In 2020, new standards governing drone use will be introduced, including the first ISO-approved drone safety standards (ISO/TC 20/SC 16), which were first put into place in December 2019. This means that safety management systems will be a major regulatory topic this year and that a foundation for future rulemaking, standardizing and legislating of drone operations is underway.
Governments began trying to regulate drones in 2019 to gain more insight into who was flying the devices and where the devices could go. This was due to an increase in the number of incidents where drones have been flown into sensitive areas such as airports and restricted airspace, and it continues today.
The focus of ISO/TC 20/SC 16 is on air safety, which is obviously important given what is happening at airports and other sensitive locations. The standard promotes etiquette for drone use that reinforces compliance in no-fly zones, local regulation, flight log protocols, maintenance trains and flight planning documentation. Social responsibility is at the heart of the standard, using technology to improve but not disrupt everyday life by making users more responsible in their use of drones, said Rian Whitton, principal analyst for robotics and drones at ABI Research.
“The effectiveness of the Standards in improving air safety will be further strengthened by the continuing rapid development of geo-fencing and counter-drone technology, providing frontline protection against ‘rogue’ drone operators,” Whitton said.
ABI Research expects this ISO standard to be the first in a series of standards for drones and robotics as other standards will address aspects of the drone technology such as general specifications, product manufacture and maintenance, unmanned traffic management (UTM), testing procedure and product manufacture standards.
FAA makes moves
Meanwhile, the Federal Aviation Administration (FAA) is permitting certain companies to test drones beyond the visual line of sight (BVLOS), which means a drone can travel far enough away from an operator when piloted using cameras and GPS or when the drone operates autonomously. The first company to receive this permit was UPS, which is testing drone flights with retail drug chain CVS in North Carolina to deliver prescriptions to consumers via drone.
The permit was part of the FAA’s Part 135 standard certification, the highest level of certification for drone flight. The permit allows for companies to fly an unlimited number of drones with an unlimited number of remote operators to fly at night and to fly with cargo exceeding 55 lbs. If the UPS project is successful, other companies will likely get permits as the FAA is looking to expand certifications in order to expand drone delivery use.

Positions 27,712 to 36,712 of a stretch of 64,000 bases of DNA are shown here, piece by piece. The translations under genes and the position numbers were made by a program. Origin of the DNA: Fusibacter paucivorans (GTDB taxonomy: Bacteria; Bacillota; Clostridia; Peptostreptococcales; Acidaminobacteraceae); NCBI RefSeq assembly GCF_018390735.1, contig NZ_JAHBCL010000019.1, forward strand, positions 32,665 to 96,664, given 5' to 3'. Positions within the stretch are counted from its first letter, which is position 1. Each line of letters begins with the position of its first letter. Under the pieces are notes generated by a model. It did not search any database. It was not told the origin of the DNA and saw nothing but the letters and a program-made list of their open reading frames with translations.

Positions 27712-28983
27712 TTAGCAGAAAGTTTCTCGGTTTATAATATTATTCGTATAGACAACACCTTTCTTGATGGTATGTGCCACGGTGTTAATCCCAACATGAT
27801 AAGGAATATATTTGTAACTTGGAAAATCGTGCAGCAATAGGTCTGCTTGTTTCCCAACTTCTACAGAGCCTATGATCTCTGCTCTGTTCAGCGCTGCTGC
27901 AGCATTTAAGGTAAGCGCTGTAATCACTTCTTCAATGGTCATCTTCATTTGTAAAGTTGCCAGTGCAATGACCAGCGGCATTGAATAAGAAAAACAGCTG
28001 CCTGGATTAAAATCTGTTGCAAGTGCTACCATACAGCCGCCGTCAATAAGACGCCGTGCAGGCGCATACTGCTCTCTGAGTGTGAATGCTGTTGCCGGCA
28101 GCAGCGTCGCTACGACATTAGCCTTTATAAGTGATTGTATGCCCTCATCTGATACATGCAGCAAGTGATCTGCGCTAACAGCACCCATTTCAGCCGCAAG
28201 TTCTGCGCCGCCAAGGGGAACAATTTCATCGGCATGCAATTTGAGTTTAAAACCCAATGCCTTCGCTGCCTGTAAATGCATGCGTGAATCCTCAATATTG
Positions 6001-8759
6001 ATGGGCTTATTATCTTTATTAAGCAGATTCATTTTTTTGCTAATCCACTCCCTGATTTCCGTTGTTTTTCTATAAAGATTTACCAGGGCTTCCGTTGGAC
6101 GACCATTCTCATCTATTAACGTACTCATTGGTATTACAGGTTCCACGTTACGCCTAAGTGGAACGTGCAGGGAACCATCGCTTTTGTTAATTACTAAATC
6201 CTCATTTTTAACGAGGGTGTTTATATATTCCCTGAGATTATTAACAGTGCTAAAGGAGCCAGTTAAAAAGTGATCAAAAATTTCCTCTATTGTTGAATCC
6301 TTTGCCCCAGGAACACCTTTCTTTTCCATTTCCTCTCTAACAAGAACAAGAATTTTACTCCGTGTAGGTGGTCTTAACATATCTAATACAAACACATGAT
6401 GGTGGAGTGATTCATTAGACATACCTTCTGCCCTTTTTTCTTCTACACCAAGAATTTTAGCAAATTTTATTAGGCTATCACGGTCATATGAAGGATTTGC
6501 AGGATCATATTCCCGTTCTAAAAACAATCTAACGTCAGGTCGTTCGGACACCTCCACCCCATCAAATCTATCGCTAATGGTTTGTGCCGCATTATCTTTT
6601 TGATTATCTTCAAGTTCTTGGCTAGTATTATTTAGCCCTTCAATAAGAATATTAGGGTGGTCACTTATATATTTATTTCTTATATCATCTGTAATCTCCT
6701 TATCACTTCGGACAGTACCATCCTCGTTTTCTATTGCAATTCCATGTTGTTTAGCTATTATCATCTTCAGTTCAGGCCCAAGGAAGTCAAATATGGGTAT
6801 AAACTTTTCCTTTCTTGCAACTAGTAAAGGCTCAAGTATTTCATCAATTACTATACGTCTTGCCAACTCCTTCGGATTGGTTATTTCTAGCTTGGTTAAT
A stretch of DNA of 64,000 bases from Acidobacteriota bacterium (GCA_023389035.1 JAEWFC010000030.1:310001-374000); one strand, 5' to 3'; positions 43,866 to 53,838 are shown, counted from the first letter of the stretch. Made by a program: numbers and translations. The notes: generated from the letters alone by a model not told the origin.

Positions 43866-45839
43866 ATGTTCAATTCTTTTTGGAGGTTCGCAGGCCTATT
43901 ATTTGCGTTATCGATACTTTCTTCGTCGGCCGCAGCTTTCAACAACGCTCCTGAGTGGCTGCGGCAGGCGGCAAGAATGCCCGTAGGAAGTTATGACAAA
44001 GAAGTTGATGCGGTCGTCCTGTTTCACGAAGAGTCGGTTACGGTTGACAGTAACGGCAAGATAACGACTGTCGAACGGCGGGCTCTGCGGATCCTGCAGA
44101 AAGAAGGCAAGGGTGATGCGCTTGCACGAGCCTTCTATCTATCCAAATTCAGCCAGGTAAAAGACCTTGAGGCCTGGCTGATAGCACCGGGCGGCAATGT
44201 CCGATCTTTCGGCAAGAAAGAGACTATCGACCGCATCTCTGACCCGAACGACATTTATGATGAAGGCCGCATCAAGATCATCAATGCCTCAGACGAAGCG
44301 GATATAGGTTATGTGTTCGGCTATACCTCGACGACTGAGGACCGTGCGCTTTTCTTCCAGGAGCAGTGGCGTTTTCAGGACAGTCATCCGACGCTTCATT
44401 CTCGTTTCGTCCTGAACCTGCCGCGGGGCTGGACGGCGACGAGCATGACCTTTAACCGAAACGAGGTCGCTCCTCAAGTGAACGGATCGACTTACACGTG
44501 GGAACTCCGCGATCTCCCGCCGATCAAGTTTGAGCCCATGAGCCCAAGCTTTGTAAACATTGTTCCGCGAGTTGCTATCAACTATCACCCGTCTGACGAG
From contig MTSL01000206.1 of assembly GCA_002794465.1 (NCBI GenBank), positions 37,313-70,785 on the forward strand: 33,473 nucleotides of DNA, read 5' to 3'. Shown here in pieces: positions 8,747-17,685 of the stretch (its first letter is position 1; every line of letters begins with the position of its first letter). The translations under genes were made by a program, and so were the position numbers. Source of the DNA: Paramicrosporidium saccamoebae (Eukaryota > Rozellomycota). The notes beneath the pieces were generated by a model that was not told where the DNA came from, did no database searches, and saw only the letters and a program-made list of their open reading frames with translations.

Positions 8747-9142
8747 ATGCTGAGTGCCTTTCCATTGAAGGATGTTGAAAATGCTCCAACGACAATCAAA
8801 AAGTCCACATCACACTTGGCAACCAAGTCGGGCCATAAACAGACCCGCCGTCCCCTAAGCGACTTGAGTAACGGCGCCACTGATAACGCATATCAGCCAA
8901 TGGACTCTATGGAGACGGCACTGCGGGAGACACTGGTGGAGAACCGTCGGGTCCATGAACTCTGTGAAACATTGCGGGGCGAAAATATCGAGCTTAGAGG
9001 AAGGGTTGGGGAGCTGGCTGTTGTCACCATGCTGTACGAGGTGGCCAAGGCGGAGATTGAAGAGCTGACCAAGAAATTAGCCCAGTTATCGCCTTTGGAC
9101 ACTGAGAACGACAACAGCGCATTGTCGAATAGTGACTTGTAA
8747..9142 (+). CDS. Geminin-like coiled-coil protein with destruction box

The FAA has also proposed new requirements, recommending that virtually all drones be networked to a remote ID service managed by private supplier companies that would then charge mandatory subscription fees. These companies would store the drones’ flight records for at least six months.
Whitton said the new decrees require that drones larger than 0.55 lbs transmit remote ID codes to assist law enforcement in knowing who is flying what drone and where. The FAA will give three options for remote ID compliance: standard, limited and FAA-approved.
“Remote ID is considered a prerequisite for not just BVLOS operations, but also for night flights and for flights over large groups of people,” Whitton said.
However, not all companies are behind this type of regulation. Drone giant DJI said this proposal creates undue financial and compliance burdens and would impede America’s existing drone industry. DJI said manufacturers would face increased equipment costs on new products and that drone “kits” that are used for technical skill development and allow customization by the assembly of separate components would essentially be outlawed.
Additionally, DJI is concerned that drone operators would be required to sign up for expensive data plans through their cell service in order to get the proper coverage required for remote ID — running about 20% extra per year, per average drone user — as many of these aircraft have no means of internet connection.
DJI instead prefers a system where drones flying under FAA rules perform remote ID via a radio broadcast, which is inexpensive and easy to comply with. This is something officials in Europe have implemented to comply with that region’s own remote ID system.
It is unclear if the FAA will change its stance on internet-required remote ID or if a radio broadcast option is still feasible. As the year progresses, more information should be revealed.